Spanish definition of "exito" = success.
Spanglish definition of "exito" = the way out, a way to leave somewhere*
Therefore, I'm happy to note the equation: exito = exito
Yup, the 3/3 is in the can. More than just the culmination of over a year of Spanish training and immersion, this also means that I'll be off language probation, a requisite for making tenure as a FS Officer and being able to keep my job. Therefore, the relief is enormous.
Honestly, most of the test is a blur, and the details are protected under the "don't tell anyone" clause I had to sign before stepping into the testing chamber, I mean, suite. However, I can offer some general impressions:
In retrospect, I spoke to about 75% of my abilities, with the other 25% swept out the window in a wave of adrenaline and nervous chattering. I think this is normal, as it seems a rare few of us perform better than normal under one-shot-at-the-goal pressure. Bunches of silly errors went unnoticed by me, and the testers were kind enough not to visibly cringe as I made them (but clearly noted them in our post-test review). Other times, I self-corrected or found second or third ways to say what I was stumbling for. They gave me credit for that under the umbrella of "you can make yourself be understood," which was kind. Fortunately, my nervous-talking-thing also played a somewhat positive role, as the testers told me they enjoyed my energy and enthusiasm and the fact that I really wanted to make myself understood. Yes, I do! Thank you for noticing that, kind tester guys.
By the time I got to the reading portion, fatigue was setting in was making it hard to focus my eyes and the pages were getting a bit blurry. (Oh, by the way, this has nothing to do with being over 40. Nope, nothing at all, so just stop that crazy talk right now, 'kay?) Besides, I'm kind of a "big picture" gal, meaning, for example I may remember that I saw a bunch of friends at lunch and they seemed happy. Don't ask me to name each one, or who was wearing the blue sweater, Officer. I like to refer to my memory and understanding of what I perceive as "impressionistic." But for the reading section, they are looking for more, shall we say, pointillism? We have to note not only the main gist of the piece we're reading: "The author writes about having lunch with friends," but also all the supporting details:
"One was eating soup, but she didn't seem to like it and tried to pass it on to someone else. There was also a man in his early 30s who was eating a greasy pizza, and while he was enjoying it, it was obvious that he was feeling a deep sense of guilt for not having ordered a salad instead. This was evident by the furrow of his brow and his occasional glancing around the table to compare his lunch to what others had chosen. A tone of general conviviality was present, as the conversation was lighthearted and exhibited occasional bursts of laughter or good-natured teasing among those seated at the table."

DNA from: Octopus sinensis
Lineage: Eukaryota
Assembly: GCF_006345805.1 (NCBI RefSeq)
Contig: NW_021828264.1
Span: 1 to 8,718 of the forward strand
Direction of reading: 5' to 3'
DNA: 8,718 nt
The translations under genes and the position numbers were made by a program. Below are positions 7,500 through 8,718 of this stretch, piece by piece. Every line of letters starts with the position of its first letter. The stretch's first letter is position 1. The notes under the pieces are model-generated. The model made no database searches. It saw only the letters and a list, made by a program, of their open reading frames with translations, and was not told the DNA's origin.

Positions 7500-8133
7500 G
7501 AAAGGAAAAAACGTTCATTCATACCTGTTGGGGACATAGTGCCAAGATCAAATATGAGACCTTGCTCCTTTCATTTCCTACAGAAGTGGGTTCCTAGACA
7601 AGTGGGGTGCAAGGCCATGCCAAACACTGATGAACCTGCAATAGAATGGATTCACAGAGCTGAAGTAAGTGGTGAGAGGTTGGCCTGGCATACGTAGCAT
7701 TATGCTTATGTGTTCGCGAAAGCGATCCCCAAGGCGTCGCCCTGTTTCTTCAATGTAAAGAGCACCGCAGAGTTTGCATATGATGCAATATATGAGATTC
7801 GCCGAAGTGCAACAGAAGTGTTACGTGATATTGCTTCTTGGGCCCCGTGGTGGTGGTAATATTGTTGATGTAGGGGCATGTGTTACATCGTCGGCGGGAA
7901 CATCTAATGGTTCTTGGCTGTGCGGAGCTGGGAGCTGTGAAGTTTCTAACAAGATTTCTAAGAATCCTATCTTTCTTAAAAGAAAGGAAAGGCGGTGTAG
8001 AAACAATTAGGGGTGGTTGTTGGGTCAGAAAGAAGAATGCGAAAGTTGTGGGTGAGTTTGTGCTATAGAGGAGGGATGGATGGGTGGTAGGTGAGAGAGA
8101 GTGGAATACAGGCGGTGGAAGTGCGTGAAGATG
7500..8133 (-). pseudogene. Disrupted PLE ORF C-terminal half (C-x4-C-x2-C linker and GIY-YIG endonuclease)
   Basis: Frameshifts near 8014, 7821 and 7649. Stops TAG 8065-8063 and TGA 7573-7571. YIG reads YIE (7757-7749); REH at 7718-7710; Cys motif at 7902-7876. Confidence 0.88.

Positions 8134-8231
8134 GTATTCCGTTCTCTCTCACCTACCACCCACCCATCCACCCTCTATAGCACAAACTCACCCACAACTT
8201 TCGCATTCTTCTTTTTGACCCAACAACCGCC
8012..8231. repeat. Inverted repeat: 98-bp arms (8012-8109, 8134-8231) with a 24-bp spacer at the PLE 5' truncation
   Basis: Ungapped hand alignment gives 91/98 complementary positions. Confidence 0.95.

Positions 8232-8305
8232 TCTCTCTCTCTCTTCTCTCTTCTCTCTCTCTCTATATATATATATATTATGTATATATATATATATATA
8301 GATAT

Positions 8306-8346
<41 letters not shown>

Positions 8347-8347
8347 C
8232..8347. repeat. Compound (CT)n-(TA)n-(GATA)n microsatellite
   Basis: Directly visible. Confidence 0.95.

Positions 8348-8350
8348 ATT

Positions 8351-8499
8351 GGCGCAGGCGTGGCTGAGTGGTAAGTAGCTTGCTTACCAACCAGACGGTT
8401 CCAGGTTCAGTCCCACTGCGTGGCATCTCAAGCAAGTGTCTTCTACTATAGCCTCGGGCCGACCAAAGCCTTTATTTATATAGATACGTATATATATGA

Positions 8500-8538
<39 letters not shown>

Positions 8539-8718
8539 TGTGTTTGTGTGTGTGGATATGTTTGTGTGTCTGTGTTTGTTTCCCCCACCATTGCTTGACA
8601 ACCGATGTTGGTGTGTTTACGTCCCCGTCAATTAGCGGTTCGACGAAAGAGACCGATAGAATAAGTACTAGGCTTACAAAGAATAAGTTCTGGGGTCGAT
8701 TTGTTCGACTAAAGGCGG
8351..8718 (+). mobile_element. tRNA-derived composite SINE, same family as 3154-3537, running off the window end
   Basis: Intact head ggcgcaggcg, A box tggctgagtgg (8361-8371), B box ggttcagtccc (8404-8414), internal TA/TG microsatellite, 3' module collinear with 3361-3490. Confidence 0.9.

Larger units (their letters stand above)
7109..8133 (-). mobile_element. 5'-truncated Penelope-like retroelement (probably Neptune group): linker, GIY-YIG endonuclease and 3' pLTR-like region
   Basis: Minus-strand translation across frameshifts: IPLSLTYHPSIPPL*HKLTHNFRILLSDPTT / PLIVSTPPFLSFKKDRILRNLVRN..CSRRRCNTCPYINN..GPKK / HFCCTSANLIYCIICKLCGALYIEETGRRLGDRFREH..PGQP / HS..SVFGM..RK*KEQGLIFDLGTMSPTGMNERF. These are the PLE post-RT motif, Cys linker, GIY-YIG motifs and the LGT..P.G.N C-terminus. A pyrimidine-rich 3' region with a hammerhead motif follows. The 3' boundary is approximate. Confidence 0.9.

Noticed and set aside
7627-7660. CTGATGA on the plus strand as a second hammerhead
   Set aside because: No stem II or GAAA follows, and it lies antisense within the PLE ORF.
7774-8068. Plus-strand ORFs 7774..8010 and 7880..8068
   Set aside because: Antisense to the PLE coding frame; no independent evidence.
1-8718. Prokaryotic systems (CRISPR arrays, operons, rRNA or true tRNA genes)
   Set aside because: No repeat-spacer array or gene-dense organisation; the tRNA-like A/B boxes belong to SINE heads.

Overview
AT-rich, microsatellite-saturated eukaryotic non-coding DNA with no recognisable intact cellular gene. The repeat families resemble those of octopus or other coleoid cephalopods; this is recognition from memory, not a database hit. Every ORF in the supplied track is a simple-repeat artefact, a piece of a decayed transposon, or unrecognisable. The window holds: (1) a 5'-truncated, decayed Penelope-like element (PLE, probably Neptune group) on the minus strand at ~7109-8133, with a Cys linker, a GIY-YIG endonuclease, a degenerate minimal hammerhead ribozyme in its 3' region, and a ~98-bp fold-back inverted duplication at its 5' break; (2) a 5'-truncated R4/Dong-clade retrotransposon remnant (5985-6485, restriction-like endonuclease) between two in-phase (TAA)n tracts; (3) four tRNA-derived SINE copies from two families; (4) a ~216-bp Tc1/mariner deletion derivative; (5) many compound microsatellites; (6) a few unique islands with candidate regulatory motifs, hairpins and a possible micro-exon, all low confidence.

See what I mean?
After giving my big-picture regurgitation, they then asked for this level of detail, and that was tough. Because you can't use the same words that the author uses; you have to put them into your own words - in English, thankfully. So "friends having lunch" becomes, "a casual group of peers, perhaps neighbors or coworkers, are sharing a noontime meal." Paragraph by paragraph, this went on for at least an hour.
After the reading section, the examiners released the victim, uh, me to the waiting room to, well, wait. And wait. One woman was told that after quite a wait, they would email her at the end of the day with the results. My guess was that they were having to review the tape (yes, it's recorded) to come to a conclusion. Poor thing. My wait was only about ten minutes, fortunately, and then they ushered me back into the room for the results. I saw their noted score on the page before they could tell it to me and it was all I could do to keep from kissing them, or crying. I imagine crying frequently happens in these rooms; and I doubt they'd have been too surprised.
So that's that. I celebrated with homemade cookies from my classmate. She had written a congratulations message on the baggie even before hearing the results, and promised that she didn't have a consolation baggie stashed away in her purse somewhere.
We'll point the car for the border late next week after completing our pack-out and the lengthy check-out process from FSI. Then I have to say goodbye to friends and teachers and Hogwarts.
Yikes - it's all coming.
*You know I just made this up, right? I don't think there is a Spanglish dictionary. Yet.
Next: The Long Drive South